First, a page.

USA's previous attempt to follow Monk with an eccentric detective—a remake of the English series Touching Evil—failed, and in my view it happened mainly because the program's tone was inconsistent and largely too different from that of Monk. Like its BBC predecessor, Touching Evil dealt with extremely grim subject matter, but the producers tried to spice it up a bit by making the lead character a bit kooky and increasing the prominence of a bizarre subsidiary character whom they made more zany than in the British original. Although Jeffrey Donovan did an excellent job of portraying the lead character, Detective Dave Creegan, and Pruitt Taylor Vince was fascinating as Cyril, the attempt to make an extremely grim show more pleasant didn't work. It's as if they had tried to make Adrian Monk the central character in Criminal Minds. Better to try something else.

Psych looks like a better fit both in its central concept and as a companion program for Monk. If the values Psych upholds are as good as the show's description suggests, and if the stories are as strong as those of Monk—which is of course very difficult to achieve on a regular basis—this program could be very good indeed. I have . . . a feeling it will.

Thursday, July 06, 2006

College Admissions

Tufts has decided to bring in some additional tools to help it decide which students it ought to admit, using interesting essay questions to get a sense of applicants' "creativity." Unlike some other admissions reforms, Tufts isn't avoiding using SATs and GPAs, but trying to augment those. From the report here, there doesn't seem to be much to dislike. I've long thought that the real barrier to universities doing admissions better is simply one of resources: there aren't enough admissions officers or people involved in admissions to treat each application individually. Tufts, according to the article, has about 25,000 applicants - it's hard to see how you can give those anything more than just a cursory glance and surely it's one of the reasons why standardized tests are so popular.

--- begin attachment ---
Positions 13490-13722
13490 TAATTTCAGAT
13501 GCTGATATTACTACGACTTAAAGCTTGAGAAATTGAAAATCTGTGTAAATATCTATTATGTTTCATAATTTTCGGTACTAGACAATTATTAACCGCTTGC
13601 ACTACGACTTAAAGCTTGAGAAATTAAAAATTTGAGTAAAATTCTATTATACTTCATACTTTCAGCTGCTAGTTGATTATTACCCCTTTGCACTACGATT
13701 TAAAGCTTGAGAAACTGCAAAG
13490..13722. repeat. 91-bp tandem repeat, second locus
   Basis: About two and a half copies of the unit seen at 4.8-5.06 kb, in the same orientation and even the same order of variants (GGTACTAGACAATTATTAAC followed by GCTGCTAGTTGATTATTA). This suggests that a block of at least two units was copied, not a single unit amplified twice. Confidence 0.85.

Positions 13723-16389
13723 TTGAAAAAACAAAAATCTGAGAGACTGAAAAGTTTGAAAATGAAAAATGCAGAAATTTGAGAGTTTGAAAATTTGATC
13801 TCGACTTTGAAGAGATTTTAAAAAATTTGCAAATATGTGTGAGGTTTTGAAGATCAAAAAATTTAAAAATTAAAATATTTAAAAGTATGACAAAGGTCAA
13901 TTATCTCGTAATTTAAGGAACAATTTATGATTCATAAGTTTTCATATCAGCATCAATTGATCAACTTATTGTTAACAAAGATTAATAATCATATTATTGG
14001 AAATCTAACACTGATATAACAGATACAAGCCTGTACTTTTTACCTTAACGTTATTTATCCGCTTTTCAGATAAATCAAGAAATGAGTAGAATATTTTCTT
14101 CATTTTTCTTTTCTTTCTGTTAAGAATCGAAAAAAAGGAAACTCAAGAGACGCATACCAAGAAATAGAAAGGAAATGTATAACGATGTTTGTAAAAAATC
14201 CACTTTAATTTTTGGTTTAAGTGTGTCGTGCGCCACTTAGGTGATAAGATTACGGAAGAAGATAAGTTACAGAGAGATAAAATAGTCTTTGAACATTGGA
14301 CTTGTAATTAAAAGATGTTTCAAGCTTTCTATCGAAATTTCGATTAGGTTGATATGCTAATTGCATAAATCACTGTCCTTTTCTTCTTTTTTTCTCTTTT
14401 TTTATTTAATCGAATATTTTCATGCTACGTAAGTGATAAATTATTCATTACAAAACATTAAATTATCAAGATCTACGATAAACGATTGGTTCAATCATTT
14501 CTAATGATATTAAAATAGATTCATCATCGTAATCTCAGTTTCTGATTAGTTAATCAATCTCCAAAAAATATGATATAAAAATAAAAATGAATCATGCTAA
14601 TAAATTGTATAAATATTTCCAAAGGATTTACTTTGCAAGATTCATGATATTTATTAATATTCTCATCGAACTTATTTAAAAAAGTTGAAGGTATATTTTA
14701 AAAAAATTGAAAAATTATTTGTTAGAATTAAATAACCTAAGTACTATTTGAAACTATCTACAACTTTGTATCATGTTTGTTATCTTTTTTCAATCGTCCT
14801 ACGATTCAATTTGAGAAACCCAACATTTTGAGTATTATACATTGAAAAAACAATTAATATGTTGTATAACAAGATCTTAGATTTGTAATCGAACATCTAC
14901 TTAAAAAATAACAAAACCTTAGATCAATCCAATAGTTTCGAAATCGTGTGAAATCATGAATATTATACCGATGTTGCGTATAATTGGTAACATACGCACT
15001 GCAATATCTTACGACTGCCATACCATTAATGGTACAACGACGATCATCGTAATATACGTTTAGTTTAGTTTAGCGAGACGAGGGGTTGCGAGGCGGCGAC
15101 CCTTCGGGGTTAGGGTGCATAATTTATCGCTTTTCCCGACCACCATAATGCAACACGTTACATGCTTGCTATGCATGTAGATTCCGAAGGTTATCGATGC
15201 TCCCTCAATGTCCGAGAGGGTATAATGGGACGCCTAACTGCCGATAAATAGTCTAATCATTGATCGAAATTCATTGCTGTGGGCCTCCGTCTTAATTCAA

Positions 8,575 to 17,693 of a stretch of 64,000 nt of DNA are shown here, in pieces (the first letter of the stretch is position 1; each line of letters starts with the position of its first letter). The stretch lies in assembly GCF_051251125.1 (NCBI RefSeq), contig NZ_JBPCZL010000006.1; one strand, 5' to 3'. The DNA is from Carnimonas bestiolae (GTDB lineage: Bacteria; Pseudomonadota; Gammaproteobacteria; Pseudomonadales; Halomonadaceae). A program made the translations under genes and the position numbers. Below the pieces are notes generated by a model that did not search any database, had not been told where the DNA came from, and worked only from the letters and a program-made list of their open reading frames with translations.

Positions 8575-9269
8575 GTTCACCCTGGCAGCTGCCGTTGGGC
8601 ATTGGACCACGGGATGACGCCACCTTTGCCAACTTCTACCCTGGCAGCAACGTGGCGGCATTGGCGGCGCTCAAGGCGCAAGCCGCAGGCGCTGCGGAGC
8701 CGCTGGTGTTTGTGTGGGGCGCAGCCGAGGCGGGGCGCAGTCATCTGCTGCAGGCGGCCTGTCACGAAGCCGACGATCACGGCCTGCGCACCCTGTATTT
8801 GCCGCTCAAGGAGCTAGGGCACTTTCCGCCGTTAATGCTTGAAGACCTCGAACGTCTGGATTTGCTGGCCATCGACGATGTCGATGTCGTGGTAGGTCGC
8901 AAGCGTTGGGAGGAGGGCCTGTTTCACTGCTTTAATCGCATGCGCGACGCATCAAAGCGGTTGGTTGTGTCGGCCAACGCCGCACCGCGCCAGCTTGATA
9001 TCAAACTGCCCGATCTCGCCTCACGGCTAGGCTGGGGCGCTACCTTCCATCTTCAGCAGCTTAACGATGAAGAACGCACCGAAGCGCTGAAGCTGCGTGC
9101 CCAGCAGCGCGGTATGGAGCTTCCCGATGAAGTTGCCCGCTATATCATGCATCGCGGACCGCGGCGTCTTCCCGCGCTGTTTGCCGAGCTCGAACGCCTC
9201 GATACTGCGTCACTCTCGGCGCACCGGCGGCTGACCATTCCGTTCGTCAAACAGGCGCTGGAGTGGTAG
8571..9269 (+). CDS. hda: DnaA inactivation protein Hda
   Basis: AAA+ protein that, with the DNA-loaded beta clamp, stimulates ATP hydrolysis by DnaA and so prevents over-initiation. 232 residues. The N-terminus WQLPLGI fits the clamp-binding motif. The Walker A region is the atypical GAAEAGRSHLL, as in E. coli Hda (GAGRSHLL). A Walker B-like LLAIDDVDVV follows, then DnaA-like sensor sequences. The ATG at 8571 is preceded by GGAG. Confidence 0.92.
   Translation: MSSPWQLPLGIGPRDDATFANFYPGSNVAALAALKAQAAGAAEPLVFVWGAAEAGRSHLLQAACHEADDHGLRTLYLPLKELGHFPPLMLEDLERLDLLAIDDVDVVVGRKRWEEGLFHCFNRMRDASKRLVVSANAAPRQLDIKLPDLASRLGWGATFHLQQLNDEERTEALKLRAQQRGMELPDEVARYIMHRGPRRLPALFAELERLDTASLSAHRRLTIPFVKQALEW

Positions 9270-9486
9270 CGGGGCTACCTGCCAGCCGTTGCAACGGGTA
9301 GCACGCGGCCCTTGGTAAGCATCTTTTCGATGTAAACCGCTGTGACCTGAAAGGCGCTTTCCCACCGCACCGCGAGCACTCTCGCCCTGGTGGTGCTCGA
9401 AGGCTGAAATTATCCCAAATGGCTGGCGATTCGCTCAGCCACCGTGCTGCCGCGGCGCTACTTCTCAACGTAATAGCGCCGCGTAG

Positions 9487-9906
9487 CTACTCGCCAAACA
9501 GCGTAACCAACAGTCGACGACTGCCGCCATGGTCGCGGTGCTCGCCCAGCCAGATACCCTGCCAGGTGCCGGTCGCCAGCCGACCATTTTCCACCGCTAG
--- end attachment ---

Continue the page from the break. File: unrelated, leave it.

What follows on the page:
TVD's Newswalk™: Food For Thought

One in an occasional series of shallow strolls through deep waters:

Norks Murder Whales


Well, Head Nork Kim Jung-Il shot off a big missile and hit the ocean. And what lives in the ocean? Cuddly whales, that's what, even though whales are too big to cuddle with.

Since pro-cuddlycreature activists have sued the US Navy into stopping using sonar in military exercises, it's only a matter of time before they train their righteous indignation and (rare, safe and legal) guns on the Norks.

Y'know, I love "Norks." It's vaguely insulting but not racist. Rhymes with "dorks." Norks. Norks. I love it.

I've been pretty mellow about the Norks, those proud members of the Axis of Evilers, a designation they took as a compliment. They're China's fault in the first place, and they're Japan's worry along with the Sorks'. Let the "international community" straighten 'em out.

(Nah, "Sorks" doesn't work. They're alternately supportive and annoying, but I'm proud of what they've done with the freedom that 54,246 young Americans bought with their lives. These things do not come cheaply. I wish they did.

South Koreans, then. Someday soon I hope, without further bloodshed like with Germany, it'll be simply "Koreans." Y'all owe us one, guys.)

I've mostly been worried about the Norks proliferating their evil goods, WMDs, to other likeevilminded folks. But if this launch is any indication of the quality of Kim Jung-Il's workmanship, what could be better than this enemy of mankind and cetaceans alike ripping off fragheads to buy porno and cognac? Almost worth keeping him in power, almost.

Yearly Kos Astonishes


I was astonished, anyway. Caught the video on C-SPAN of the now-annual confab of all that is good and righteous on the internet, The Daily Kos, the mega-lefty mega-blog that has used its powers of persuasion to defeat a number of heretical Democrats (Joe Lieberman may be next), although so far no Republicans.